Lit art for logophiles, plus art + print picks from journo Julie Scelfo!




How's that holiday shopping coming along? We've got a hot tip for anyone with a word lover on their list: opt for art! We have the right work of art for all those hardcover lovers, typography buffs, pro paperback peeps, crossword fans, cussword fans, bestseller believers, poetry proponents, etc. etc. Render your linguists and logophiles speechless with these wordy art wonders. The writing's (about to be) on their wall.
 
And because no true word nerd can have too much reading material, may we present our newest Literary Gallery composed by journalist, author, and social justice activist Julie Scelfo. Scelfo’s currently participating in a Fall 2018 TED Residency in New York City, but we’ve been following her work for years. During her tenure as a staff writer at
The New York Times (to which she still contributes) she turned her attention to stories about society and human behavior, shedding new light on preconceived notions, popularly held beliefs, the repercussions of modern innovations, and other interesting intersections that are too often easily ignored. A genuine investment in people—a tangible openness to all sorts of experiences, feelings and attitudes—is at the core of what makes her writing so riveting.

We’d be remiss not to mention one of our most treasured Scelfo creations: her brilliant debut book. Published in 2016 (and featured in our edition of Jane Mount's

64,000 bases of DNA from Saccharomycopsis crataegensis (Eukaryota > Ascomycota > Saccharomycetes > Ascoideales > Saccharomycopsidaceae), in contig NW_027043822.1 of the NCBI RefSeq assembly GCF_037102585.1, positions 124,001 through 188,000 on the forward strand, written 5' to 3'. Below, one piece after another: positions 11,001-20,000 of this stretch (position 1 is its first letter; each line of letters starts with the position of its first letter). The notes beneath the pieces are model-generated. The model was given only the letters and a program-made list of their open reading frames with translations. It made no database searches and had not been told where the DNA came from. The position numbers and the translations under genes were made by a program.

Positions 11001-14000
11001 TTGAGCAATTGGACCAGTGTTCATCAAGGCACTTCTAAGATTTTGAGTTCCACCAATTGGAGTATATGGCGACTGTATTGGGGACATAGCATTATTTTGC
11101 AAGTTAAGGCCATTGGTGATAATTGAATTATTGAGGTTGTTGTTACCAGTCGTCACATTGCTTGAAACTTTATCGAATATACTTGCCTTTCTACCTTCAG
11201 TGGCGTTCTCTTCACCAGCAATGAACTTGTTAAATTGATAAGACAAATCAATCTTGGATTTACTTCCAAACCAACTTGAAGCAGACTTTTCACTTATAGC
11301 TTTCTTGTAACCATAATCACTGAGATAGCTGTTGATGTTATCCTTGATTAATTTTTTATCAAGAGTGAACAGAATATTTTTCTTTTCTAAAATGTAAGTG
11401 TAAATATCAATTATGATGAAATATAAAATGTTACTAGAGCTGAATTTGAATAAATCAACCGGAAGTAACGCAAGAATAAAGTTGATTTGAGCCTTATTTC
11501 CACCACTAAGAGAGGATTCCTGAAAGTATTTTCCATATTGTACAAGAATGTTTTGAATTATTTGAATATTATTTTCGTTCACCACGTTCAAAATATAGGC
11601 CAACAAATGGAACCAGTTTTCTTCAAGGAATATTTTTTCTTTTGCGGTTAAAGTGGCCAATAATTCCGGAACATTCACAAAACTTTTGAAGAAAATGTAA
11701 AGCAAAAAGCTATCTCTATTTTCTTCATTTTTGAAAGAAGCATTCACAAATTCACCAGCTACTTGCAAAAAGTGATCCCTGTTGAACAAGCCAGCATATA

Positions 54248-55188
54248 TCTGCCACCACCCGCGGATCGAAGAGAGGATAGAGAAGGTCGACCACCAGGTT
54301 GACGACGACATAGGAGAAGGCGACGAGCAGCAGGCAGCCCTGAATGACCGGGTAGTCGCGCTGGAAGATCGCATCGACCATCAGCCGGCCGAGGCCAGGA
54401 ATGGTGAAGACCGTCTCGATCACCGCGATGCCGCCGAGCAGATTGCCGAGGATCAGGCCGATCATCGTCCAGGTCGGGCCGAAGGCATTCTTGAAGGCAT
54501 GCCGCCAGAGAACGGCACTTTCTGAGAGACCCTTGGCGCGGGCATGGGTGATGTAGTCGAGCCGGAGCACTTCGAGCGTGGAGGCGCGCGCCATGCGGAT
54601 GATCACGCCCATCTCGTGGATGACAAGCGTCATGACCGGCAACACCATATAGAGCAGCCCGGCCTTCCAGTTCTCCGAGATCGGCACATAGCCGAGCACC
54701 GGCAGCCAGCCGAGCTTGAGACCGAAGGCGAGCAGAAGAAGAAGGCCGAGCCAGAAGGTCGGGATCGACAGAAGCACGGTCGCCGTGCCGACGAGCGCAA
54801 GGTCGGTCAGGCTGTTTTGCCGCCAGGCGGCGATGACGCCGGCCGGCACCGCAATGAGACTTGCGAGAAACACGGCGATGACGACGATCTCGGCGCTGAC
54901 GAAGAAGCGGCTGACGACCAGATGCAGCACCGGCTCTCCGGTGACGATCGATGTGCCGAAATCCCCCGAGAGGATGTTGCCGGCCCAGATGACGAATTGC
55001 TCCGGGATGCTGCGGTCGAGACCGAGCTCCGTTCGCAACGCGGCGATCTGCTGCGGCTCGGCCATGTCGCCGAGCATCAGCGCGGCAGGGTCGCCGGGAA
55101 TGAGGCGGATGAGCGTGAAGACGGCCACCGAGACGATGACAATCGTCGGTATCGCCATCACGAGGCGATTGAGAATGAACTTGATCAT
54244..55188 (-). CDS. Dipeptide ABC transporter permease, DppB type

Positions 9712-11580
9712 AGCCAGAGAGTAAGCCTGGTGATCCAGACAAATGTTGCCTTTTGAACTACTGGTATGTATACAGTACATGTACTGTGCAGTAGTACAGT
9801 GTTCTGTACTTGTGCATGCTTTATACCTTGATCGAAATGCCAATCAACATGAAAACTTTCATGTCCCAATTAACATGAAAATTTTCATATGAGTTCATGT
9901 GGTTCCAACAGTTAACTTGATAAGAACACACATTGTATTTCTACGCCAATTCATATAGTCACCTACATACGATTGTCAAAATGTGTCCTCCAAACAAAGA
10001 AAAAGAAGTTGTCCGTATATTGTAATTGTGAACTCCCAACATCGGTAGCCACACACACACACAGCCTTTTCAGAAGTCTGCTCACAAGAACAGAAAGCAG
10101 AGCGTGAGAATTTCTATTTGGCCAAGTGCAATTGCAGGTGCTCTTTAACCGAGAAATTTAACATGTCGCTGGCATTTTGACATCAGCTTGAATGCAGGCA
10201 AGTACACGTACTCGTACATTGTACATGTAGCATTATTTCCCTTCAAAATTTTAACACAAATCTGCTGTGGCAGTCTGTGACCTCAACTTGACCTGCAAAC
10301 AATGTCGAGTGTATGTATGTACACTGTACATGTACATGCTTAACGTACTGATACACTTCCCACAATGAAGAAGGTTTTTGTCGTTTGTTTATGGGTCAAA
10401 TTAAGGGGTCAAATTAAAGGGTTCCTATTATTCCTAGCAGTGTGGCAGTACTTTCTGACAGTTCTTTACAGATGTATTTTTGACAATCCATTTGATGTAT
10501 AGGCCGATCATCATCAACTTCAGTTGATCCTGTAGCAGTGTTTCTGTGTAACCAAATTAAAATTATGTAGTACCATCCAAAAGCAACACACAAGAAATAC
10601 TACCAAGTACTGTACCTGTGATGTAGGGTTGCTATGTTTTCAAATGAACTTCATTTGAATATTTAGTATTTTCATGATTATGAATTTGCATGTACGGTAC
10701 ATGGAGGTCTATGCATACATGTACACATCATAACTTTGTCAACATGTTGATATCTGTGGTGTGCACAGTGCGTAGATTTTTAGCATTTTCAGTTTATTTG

Ideal Bookshelf 974: Feminists!), The Women Who Made New York is a much-needed homage to the woefully under-appreciated women who made this metropolis what it is today. Scelfo’s book spells it out: this city wouldn’t be the same without women. It’s a history of New York City, centuries overdue … so while you’re scooping up some lovely art prints from our word nerd gift guide for your favorite logophile, consider wrapping up a copy of The Women Who Made New York as well.


As long as I can remember, I've depended on art and good books to reveal facets of the human experience I couldn't otherwise understand. Confession: I am as addicted to discovering new ideas as chainsmokers are dependent on nicotine. Maybe the label "bibliophile" applies; but it would also be fair to say I practice tsundoku—a Japanese term used to describe a person who buys more books than can possibly be read, allowing them to pile up in one's home.

Books never feel like clutter to me; rather, I see each volume as a work of art in itself, an amulet even, always containing the promise of a new discovery.

Here, I have paired books I love or am looking forward to reading with art that shares a similar thematic revelation. — Julie Scelfo, New York Times journalist and author

LA ALBERCA #6 1/3/2005 12:56 and My Poems Won't Change the World


Loose Woman and West Nineteenth Street (Yellow Dress)


Gust of Wind and Rome


Eloquent Rage and USE YOUR WORDS


Hulk and The Natural Inferiority of Women


Nigger and nobody's free until everybody's free


Frozen and The Hungry Ear


Now & Again and Food—don't waste it


Dandelion Clothesline, Santiago, Chile and Thunder & Lightning



The 411 on Julie Scelfo
Julie Scelfo is a journalist and social justice activist who works on reframing popular ideas and trying to convince humans to rethink their basic assumptions. She is the author of The Women Who Made New York (Seal Press/Hachette) and is currently participating in a 2018 TED Residency.




The 20x200 Blog

New release intros, studio tours, print picks curated by tastemakers and trailblazers, art world news + more!